The Monteagle/TN Tech Eagle Story Continues

Posted on Tuesday, July 30, 2013 at 1:48 pm

Campus and Area Scenes Tennessee Tech

Recently, a couple of representatives from a Monteagle women’s group gave Tennessee Tech University president Dr. Philip Oldham an interesting and very unexpected proposition, an offer to buy back the legendary golden eagle that sits on top of the school’s administrative building, Derryberry Hall. 

“Monteagle is going through a resurgence of community identity tied to its unique history,” stated “Monteagle Woman for a Better Tomorrow” (MW4BT) member Iva Michelle Russell. “The Monteagle eagle always seems to come up when we talk about our past, so we did some research on the old story that reminded us of an Animal House prank, and just got to thinking. Of course, some of our thinking involved camo, ropes and some awesome power tools, so us gals thought we would be a little proactive and have a sit-down with the school president before things got out of hand,” laughed Russell. “I was just thinking in my head, Lord, I wonder how many bake sales it will take to buy the eagle back if they actually agree. But heck, I am in anyway, let’s go for it,” said Kay Ramsey, another MW4BT member who attended the meeting.

Apparently, Tennessee Tech is like-minded, with its 100 year anniversary coming up in 2015. “Traditions are important on any college campus, and we are seeking ways to embrace our history as we approach our Centennial Celebration,” said Oldham. “The Monteagle eagle is one of our greatest legends, with many alumni from the 50s retelling their memories of how the eagle came to campus.”

For many, the Monteagle eagle story is a golden memory of guts and glory and political intrigue in Tennessee. Legend has it that during the 1952-53 school year, several Tech students braved a driving night rainstorm to pilfer a huge eagle statue from the charred ruins of a resort hotel in Monteagle. It is said, they painted the creature, with a wingspan of over six feet, a glistening gold, and brought it out to rally the crowd for the big football game against rival MTSU.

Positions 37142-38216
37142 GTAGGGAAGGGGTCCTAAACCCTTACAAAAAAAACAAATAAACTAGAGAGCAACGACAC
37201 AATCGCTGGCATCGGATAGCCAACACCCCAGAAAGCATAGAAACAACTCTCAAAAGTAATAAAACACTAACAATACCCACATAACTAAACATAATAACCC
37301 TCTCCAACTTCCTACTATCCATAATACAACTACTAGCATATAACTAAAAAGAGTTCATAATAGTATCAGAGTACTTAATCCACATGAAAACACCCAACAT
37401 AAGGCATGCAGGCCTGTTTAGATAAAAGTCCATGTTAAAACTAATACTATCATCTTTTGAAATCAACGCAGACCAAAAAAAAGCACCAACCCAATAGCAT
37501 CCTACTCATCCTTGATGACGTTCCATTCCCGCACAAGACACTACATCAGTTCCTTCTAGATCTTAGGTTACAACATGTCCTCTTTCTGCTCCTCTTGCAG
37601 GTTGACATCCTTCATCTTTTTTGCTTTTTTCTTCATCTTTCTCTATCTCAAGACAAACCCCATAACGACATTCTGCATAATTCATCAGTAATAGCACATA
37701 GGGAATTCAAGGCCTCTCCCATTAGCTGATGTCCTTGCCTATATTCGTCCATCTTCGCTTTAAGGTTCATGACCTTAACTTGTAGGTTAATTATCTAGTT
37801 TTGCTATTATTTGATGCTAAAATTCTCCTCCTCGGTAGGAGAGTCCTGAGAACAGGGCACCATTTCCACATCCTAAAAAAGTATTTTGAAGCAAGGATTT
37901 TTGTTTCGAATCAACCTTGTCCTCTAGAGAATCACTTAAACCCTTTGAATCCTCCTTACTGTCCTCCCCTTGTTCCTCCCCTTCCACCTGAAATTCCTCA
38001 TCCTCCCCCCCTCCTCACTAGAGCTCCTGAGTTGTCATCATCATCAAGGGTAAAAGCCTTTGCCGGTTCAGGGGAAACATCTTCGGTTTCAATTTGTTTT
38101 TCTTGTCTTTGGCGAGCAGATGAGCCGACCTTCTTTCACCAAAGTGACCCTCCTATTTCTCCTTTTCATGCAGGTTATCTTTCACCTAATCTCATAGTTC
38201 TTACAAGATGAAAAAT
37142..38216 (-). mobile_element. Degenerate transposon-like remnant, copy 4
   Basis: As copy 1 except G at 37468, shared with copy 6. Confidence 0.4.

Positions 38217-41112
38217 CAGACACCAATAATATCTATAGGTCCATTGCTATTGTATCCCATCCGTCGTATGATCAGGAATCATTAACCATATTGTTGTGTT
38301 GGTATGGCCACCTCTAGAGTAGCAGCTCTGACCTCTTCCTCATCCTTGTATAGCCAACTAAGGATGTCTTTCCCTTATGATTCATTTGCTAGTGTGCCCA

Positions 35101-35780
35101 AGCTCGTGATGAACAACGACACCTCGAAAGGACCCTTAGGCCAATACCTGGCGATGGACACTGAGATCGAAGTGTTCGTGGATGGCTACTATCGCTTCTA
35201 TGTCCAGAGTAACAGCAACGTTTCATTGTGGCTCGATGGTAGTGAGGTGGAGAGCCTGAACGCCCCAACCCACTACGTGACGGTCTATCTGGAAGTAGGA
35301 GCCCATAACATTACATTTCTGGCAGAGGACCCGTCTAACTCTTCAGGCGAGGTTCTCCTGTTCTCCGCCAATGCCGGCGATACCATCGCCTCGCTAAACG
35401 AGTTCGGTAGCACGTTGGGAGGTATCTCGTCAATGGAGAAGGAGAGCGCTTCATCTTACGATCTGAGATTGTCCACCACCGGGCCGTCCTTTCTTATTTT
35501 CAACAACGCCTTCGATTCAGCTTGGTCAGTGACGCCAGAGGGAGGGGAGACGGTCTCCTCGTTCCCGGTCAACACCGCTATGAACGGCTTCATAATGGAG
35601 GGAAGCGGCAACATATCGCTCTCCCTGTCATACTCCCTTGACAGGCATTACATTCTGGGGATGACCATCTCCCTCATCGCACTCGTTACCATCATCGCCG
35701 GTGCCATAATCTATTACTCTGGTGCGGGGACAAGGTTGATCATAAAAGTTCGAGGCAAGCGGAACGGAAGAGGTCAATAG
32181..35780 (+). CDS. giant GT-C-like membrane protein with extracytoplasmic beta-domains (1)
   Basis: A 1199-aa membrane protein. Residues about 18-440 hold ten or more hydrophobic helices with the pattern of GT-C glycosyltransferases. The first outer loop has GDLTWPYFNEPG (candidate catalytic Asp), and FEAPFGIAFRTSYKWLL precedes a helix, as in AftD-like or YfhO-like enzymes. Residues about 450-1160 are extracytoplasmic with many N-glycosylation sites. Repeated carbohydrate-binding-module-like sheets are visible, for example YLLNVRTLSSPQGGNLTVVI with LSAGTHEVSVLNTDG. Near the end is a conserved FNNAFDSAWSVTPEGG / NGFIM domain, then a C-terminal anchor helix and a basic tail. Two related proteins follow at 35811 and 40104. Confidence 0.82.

Then Governor Frank G. Clement, a lifelong friend of the hotel owner John W. Harton, worked out a “compromise” between his friend and the school students, who wanted to retain the eagle as their mascot. Harton officially donated the eagle to Tech on June 5, 1958, in exchange for $500 from TTU president Everett Derryberry. The unofficial story still lives on in the hearts and minds of all involved.

Although Oldham graciously declined the Monteagle ladies recent offer to buy back the eagle, a compromise may be in the works. “The rich histories and traditions of Monteagle and Tennessee Tech are forever intertwined,” Oldham said. “It seems appropriate for us to find ways to celebrate that for future generations to enjoy.” 

What do the gutsy women think? “Carpe Diem indeed,” stated Russell. “Although the thought of our mountain brethren pulling off a black ops version of a Duck Dynasty episode still tickles me to death, I would love to see our eagle celebrated and remembered in a meaningful way. Her spirit is a part of all of us here on the mountain. We look forward to working with Tennessee Tech on this incredibly fun mutual history project.”

 

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